Sodam Chicken

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Sodam chicken is a standout among the many Korean fried chicken spots that have recently opened in Seattle. The batter is crispy, the chicken is well-flavored, and the bright kimchi is the perfect side to cut the grease. If you’re looking for something besides fried chicken, the kalbi is also well-executed. You can get the chicken without sauce, with a soy-garlic sauce, with sweet sauce, and gochujang sauce (yangnyeom).

Seabird

Brendan McGill’s newest restaurant converted the former Hitchcock restaurant space on Bainbridge Island into an inventive seafood and vegetable restaurant called Seabird. Grant Rico, the executive chef, is bringing some Japanese techniques (like using local kelp-based broths) to bring out the best flavors in local seafood. The space features a granite-covered raw bar where oysters are shucked and crab legs are displayed. Menu highlights include “seacuterie” boards loaded with cured local fish, like boquerones made with Columbia river smelt. In a bold and hopeful leap away from the pandemic restaurant reality, Seabird is dine-in only.

Bunsoy

A spread of food from Bunsoy including pork sisig, roasted bone marrow, crispy pancit, Dungeness crab with balaw sauce, and two types of lumpia on white plates on a wood surface.
Some dishes from Bunsoy, Ballard’s new Filipino restaurant, including two types of lumpia, crispy pancit, pork sisig, roasted bone marrow, and Dungeness crab with balaw sauce.
Suzi Pratt/Eater Seattle

After almost 20 years of working in Seattle-area restaurants, Chef Rhabbie Coquia is finally cooking the dishes he grew up eating in Manila at his new Ballard restaurant. Inside Bunsoy, diners sip cocktails with Southeast Asian flavors like calamansi, pandan, ube, tamarind, and various tropical fruits at a long bar surrounded by palms in pots or snack on appetizers like pork lumpia, musubi made with house-made spam, and isaw (Filipino grilled meat on sticks). Entrees include brisket bulalo (stew), lechon porchetta with pork liver sauce, and a duck confit adobo, a dish which shows off Coquia’s French culinary training. Half or whole Dungeness crabs — sourced locally along with most of the other ingredients used in the restaurant — are served with a balaw sauce (fermented shrimp and coconut butter) and strewn with fresh herbs.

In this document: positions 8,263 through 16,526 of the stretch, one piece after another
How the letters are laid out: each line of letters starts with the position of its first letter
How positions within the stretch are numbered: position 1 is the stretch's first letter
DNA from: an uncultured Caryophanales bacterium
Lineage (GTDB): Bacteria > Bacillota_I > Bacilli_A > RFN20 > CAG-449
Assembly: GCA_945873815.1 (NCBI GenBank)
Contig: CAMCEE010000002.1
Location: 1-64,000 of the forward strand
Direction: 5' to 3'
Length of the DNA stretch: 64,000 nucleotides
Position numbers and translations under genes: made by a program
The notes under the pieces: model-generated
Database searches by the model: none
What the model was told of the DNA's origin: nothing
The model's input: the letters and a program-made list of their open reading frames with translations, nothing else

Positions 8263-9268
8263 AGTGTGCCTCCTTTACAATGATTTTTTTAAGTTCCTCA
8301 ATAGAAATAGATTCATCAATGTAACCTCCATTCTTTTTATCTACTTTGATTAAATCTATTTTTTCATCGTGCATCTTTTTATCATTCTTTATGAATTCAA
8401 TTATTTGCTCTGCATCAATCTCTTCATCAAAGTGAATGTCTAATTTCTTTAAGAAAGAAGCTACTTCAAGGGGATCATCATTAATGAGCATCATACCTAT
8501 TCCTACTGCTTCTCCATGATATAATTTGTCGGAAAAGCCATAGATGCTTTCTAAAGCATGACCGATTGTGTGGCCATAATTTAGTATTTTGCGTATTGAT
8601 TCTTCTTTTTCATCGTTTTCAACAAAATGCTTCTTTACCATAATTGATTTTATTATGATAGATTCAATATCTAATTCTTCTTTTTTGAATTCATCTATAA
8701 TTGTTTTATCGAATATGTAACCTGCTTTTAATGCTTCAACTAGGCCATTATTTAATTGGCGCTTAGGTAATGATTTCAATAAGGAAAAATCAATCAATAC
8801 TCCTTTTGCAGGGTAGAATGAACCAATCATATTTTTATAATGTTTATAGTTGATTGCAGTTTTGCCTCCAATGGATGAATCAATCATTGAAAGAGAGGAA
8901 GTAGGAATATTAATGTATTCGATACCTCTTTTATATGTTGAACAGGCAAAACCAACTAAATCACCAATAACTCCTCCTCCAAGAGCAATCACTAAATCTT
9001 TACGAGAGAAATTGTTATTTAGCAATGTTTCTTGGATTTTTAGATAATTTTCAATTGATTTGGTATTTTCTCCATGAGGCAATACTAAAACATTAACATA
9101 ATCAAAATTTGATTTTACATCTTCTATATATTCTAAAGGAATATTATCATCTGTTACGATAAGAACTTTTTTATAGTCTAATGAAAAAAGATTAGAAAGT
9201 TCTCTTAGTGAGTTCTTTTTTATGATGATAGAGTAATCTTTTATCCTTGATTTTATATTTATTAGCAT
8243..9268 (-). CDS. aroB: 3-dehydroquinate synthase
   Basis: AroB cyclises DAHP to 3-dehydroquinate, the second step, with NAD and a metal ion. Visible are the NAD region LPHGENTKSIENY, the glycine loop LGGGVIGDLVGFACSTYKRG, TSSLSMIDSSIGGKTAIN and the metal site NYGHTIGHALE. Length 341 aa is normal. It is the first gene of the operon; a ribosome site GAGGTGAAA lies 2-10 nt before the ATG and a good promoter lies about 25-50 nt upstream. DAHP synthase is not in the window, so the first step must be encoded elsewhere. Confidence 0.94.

A spread of food from Bunsoy including pork sisig, roasted bone marrow, crispy pancit, Dungeness crab with balaw sauce, and two types of lumpia on white plates on a wood surface.
Some dishes from Bunsoy, Ballard’s new Filipino restaurant, including two types of lumpia, crispy pancit, pork sisig, roasted bone marrow, and Dungeness crab with balaw sauce.
Suzi Pratt/Eater Seattle

Lily's Salvadorean Restaurant

A white plate with a griddle-marked sausage, a couple thin steaks, avocado, a pile of rice, and pico de gallo
The carne asada plate at Lily’s Salvadorean Restaurant
Luis M. Flores

Lillian Anaya Quintanilla has been selling her golden-brown, crispy pupusas and banana-leaf-wrapped tamales at farmers markets around the Seattle area for more than 10 years, drawing customers willing to wait up to an hour for her food and Salvadoran-style horchata. On March 9, she finally opened her first restaurant, Lily’s Salvadorean Restaurant, in a large space in West Seattle, which now has a full bar serving beer, wine, micheladas, palomas, and margaritas. The chile rellenos on the menu, unlike the Mexican version which are filled just with cheese, are stuffed with pork or chicken with green beans, carrots, potatoes, and mushrooms. The Salvadoran carne asada plate has thicker cuts than those at most Mexican restaurants and is served with chorizo sausage, fresh cheese, rice, beans, and avocado. But Quintanilla’s specialty is still her pupusas and the horchata de Morro, made with ground peanuts, sesame seeds, sunflower seeds, cinnamon, and rice.